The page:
Adding this very amateurish ms paint to share my room dimensions.
    The height is 300cm to the subceiling which is made of thin, 8mm iirc, wooden panels and there is about 15cm to the "real" ceiling.
    The window bay is 210 in height, so my plan would be to place in both bays (the rear wall) a broadband absorber with 200x100x20cm.
    Should I treat the wall between the window bays too (with a less deep, maybe 5-10cm) broadband absorber or is it beneficial to keep the mix between treated and untreated (although its the rear wall)?

    room1.png
     
  7. The Pirate

    The Pirate Audiosexual

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    @flworius
    What are the specs of the broadband Absorbers? What are the walls made of? What type of flooring does the room have?
    What monitors would you be using? BTW, nice drawing :like:
     
    Last edited: Mar 23, 2019
  8. The Pirate

    The Pirate Audiosexual

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    You don't want to have a dead room or one without any mid-high frequencies. A good idea in between the absorbers is to install a difusser or nothing at all. It comes down to litening position, speaker placement and early reflections.
     
    Last edited: Mar 23, 2019
  9. flworius

    flworius Noisemaker

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    Id be using Mineralwool with a flow restiance of 5kPa. (Isover)
    All walls are brickwall, front and back i guess heavier cause they are primary structure, left and right are thinner, maybe around 20cm.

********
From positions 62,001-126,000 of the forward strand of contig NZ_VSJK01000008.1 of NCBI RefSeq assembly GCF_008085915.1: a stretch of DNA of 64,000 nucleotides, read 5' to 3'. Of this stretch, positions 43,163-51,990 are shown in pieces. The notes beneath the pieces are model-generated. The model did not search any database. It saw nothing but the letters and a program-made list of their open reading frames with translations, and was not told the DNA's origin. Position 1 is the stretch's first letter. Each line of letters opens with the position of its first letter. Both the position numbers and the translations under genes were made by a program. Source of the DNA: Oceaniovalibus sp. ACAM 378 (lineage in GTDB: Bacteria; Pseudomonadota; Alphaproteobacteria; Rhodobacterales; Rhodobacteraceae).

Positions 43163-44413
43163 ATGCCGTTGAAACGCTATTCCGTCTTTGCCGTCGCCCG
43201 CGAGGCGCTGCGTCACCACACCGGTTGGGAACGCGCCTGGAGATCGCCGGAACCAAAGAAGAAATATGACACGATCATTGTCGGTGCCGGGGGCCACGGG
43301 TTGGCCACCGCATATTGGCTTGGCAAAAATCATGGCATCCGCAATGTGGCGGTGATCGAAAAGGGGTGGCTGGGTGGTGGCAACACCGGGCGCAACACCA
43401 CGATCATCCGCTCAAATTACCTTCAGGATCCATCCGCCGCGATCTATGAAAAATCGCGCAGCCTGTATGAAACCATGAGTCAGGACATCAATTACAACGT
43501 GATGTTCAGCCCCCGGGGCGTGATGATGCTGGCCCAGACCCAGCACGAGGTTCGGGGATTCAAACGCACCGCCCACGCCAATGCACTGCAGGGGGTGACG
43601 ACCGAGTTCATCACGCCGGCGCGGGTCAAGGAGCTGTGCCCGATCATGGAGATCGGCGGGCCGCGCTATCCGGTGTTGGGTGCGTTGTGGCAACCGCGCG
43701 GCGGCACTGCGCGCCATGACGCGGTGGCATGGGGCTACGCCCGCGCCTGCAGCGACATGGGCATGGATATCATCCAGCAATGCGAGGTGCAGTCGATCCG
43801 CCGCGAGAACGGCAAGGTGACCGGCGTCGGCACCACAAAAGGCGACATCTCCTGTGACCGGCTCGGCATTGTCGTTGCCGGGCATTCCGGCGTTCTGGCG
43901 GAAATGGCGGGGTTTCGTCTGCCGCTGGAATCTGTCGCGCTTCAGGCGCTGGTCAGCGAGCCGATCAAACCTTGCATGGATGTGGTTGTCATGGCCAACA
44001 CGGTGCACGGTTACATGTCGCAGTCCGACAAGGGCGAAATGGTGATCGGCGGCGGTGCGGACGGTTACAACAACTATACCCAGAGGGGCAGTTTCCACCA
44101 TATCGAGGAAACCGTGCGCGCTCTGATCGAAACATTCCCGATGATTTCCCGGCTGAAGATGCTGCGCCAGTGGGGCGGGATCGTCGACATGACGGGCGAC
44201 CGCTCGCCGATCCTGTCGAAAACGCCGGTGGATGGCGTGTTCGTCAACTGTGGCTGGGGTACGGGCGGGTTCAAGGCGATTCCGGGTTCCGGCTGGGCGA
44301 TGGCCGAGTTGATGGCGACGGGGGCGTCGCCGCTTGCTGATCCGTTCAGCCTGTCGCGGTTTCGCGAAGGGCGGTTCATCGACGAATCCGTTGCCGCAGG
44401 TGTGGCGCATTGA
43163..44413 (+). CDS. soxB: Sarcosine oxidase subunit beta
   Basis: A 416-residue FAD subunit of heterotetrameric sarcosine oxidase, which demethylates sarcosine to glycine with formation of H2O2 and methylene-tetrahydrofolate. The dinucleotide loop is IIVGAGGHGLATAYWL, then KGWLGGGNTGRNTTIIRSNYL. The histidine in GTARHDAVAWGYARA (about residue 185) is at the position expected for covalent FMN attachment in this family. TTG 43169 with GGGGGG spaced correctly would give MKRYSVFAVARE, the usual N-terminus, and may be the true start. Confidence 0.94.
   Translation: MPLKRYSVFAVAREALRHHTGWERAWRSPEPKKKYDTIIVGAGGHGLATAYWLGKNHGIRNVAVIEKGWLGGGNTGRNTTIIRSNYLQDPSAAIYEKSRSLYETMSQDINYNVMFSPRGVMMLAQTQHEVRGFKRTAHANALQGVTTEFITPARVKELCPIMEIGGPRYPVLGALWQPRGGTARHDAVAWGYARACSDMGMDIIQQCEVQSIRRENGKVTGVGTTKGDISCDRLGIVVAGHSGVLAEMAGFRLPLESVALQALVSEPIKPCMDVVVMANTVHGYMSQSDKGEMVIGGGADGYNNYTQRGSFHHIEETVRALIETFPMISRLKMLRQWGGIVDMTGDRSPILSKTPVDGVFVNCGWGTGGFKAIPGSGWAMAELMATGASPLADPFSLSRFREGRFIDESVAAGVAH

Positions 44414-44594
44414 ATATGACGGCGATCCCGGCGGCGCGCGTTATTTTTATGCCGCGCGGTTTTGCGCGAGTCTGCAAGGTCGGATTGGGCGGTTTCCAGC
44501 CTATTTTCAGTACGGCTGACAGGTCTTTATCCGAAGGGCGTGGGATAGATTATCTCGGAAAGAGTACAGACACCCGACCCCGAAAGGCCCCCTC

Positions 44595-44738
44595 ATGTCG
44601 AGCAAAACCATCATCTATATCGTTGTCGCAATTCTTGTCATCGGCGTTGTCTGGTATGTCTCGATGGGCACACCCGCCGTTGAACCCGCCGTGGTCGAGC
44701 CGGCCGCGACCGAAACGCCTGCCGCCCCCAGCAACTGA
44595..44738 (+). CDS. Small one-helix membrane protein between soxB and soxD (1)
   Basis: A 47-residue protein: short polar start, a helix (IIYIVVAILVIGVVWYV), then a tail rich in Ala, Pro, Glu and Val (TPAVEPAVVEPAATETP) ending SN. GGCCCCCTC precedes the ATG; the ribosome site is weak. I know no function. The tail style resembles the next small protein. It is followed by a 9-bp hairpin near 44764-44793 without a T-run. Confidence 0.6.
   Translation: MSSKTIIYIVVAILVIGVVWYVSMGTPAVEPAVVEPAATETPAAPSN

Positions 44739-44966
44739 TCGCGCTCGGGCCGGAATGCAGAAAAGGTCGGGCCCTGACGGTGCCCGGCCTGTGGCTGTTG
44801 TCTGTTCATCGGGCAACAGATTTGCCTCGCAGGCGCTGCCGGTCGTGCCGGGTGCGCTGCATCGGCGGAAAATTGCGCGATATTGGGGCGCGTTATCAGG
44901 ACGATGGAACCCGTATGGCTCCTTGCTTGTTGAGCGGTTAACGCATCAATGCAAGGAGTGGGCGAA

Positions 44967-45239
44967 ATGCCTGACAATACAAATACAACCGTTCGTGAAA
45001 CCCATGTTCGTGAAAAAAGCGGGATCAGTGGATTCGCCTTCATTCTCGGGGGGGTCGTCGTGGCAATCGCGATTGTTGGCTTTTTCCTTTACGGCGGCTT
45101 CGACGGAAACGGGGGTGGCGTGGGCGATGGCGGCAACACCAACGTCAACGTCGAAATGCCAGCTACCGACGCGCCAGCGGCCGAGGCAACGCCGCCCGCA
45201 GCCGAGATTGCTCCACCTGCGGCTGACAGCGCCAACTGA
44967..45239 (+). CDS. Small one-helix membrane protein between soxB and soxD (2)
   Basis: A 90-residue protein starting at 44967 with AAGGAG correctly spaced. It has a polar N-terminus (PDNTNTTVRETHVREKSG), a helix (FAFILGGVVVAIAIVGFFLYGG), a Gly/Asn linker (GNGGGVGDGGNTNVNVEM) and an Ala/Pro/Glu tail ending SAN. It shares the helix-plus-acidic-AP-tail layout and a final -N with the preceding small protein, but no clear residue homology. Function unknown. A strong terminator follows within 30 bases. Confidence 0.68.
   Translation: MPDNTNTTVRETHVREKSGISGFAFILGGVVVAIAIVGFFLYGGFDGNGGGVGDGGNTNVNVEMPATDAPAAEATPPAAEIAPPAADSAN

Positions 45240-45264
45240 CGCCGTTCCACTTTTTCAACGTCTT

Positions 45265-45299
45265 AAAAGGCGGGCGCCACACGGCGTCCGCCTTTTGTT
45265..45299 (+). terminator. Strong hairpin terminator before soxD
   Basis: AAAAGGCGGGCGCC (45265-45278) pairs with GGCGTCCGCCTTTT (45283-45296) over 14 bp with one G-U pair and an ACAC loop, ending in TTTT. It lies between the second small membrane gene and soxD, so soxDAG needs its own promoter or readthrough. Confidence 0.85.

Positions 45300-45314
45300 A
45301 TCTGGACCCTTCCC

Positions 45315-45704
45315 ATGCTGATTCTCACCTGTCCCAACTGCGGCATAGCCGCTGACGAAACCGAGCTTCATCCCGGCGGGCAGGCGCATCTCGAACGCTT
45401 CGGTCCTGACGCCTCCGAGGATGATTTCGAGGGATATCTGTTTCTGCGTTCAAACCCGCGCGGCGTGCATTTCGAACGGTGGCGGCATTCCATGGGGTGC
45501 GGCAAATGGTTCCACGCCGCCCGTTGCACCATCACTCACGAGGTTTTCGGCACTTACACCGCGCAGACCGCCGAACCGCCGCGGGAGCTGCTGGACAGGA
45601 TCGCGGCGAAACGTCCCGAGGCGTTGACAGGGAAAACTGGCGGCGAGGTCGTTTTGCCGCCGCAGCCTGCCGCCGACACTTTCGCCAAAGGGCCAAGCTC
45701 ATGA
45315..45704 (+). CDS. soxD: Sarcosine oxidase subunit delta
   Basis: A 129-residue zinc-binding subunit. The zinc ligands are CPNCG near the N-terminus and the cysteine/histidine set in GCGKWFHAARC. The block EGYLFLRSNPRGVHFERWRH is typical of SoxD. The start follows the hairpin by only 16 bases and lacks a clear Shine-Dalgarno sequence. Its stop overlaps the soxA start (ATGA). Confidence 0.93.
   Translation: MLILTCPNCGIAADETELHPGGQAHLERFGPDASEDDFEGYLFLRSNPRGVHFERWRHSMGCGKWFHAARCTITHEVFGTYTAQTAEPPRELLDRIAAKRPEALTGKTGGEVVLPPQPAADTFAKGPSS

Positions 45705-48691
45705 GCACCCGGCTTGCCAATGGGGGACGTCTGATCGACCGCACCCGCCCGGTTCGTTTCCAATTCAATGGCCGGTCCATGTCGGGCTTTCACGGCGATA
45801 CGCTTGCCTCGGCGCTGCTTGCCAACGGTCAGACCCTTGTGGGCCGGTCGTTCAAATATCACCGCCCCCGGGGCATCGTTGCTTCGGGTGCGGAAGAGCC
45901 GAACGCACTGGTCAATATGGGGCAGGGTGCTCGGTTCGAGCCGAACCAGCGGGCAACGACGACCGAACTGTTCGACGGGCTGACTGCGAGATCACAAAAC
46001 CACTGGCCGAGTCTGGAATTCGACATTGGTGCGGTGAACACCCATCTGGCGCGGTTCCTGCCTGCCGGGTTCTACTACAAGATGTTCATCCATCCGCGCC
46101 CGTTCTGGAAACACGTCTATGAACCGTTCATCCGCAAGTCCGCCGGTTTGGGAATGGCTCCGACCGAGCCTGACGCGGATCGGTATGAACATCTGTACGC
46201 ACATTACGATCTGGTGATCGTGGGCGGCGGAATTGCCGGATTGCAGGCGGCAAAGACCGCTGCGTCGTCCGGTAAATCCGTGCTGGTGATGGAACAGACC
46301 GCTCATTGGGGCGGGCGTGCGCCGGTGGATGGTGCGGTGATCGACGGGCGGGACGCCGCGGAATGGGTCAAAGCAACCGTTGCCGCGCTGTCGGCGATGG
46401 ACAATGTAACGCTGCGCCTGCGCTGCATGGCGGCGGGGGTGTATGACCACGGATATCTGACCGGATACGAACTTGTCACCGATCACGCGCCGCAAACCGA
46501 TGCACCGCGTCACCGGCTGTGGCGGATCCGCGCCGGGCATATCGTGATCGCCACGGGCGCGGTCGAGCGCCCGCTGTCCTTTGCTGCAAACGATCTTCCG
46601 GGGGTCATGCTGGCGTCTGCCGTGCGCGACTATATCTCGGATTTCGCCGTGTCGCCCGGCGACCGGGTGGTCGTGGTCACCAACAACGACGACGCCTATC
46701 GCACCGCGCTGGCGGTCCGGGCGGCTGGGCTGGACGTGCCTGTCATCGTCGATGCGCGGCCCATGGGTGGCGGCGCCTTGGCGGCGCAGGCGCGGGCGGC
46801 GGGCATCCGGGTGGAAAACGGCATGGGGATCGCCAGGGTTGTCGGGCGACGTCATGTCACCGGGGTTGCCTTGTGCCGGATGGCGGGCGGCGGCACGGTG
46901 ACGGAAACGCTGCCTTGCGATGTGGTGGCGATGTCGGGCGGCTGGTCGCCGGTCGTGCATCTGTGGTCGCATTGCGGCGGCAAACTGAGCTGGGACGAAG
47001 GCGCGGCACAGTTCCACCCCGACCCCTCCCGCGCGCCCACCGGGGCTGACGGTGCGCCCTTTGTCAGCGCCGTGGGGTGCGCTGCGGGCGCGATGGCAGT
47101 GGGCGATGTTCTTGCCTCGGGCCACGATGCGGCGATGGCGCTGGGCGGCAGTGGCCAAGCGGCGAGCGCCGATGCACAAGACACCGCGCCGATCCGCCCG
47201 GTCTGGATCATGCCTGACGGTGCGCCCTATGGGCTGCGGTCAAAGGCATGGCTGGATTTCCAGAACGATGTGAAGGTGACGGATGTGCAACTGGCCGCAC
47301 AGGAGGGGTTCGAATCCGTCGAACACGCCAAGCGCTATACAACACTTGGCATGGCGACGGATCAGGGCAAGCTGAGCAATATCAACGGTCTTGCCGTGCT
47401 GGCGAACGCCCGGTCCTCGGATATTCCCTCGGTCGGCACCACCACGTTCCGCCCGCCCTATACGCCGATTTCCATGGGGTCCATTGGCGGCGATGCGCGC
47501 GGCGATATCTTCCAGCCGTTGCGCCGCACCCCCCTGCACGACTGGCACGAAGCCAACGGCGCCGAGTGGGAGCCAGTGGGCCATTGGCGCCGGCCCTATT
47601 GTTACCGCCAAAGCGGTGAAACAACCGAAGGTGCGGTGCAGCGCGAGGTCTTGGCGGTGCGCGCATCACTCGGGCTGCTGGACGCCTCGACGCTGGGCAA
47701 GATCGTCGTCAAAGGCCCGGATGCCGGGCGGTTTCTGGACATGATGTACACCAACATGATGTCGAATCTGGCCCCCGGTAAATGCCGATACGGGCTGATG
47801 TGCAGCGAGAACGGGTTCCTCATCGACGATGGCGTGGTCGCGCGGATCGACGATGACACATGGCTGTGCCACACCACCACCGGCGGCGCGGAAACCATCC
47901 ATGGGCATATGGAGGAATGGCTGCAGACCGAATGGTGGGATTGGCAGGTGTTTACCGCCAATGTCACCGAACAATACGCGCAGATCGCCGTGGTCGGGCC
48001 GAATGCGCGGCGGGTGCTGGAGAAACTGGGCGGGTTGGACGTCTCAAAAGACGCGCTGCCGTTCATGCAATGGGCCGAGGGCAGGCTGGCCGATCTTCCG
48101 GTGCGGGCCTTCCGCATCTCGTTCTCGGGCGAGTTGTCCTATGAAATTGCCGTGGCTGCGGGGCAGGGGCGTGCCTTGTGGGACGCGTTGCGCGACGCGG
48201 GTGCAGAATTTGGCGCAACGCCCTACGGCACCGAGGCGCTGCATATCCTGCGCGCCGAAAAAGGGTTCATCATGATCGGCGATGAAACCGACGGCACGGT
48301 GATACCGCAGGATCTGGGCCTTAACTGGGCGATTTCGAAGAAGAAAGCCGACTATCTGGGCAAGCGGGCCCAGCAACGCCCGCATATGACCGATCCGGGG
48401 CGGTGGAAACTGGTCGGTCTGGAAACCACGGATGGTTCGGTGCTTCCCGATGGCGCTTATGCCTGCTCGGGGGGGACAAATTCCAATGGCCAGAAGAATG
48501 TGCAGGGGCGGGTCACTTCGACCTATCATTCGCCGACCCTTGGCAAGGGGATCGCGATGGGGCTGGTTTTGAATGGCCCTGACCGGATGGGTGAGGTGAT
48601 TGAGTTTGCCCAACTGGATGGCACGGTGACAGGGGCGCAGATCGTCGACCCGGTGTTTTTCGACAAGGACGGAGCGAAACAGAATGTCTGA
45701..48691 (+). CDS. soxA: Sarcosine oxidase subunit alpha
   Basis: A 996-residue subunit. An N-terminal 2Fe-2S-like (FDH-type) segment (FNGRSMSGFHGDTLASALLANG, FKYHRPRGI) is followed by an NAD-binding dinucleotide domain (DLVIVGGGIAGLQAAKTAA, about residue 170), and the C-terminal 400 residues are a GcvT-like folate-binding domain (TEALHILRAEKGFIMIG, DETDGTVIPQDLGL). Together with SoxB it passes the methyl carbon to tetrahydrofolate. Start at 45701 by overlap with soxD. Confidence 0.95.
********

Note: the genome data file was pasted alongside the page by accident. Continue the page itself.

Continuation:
The Flooring is a Laminate.
    Atm I am using Even TR-8, but I might get new ones.

    Thx so far Man.
     
  10. flworius

    flworius Noisemaker

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    Ah ok, I thought about a Diffuser on the front wall(?).... is that what you call it? The wall the speakers are facing and playing at, not the wall behind the speakers(that's the rear wall if I'm correct). Sry English, not first language, always when it's getting technical, it's getting more difficult to say what you actually want to say...
     
  11. The Pirate

    The Pirate Audiosexual

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    What do you see behind the Neves and SSLs in major recording studios? The window to the main recording room. Problem with home studios is that the majority are built with little budget by non-experts. So we see and hear a lot of things that have become the norm but are not what they should be. For example, the use of egg crates.:no: Or regular foam. Or carpet all over the place. For the last 15 years i have been taking care of the IT for one of the biggest architectural firms in the country which specializes in recording studios, theaters, media rooms. So I have seen a lot and heard a lot. If you are patient ( a couple of days) I can ask one of the arquitects/engineers to give me a general idea of what you should do in/with your room.
     
    Last edited: Mar 23, 2019
  12. The Pirate

    The Pirate Audiosexual

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    Front wall is the one you are going to face. Rear wall the one behind you.
     
  13. The Pirate

    The Pirate Audiosexual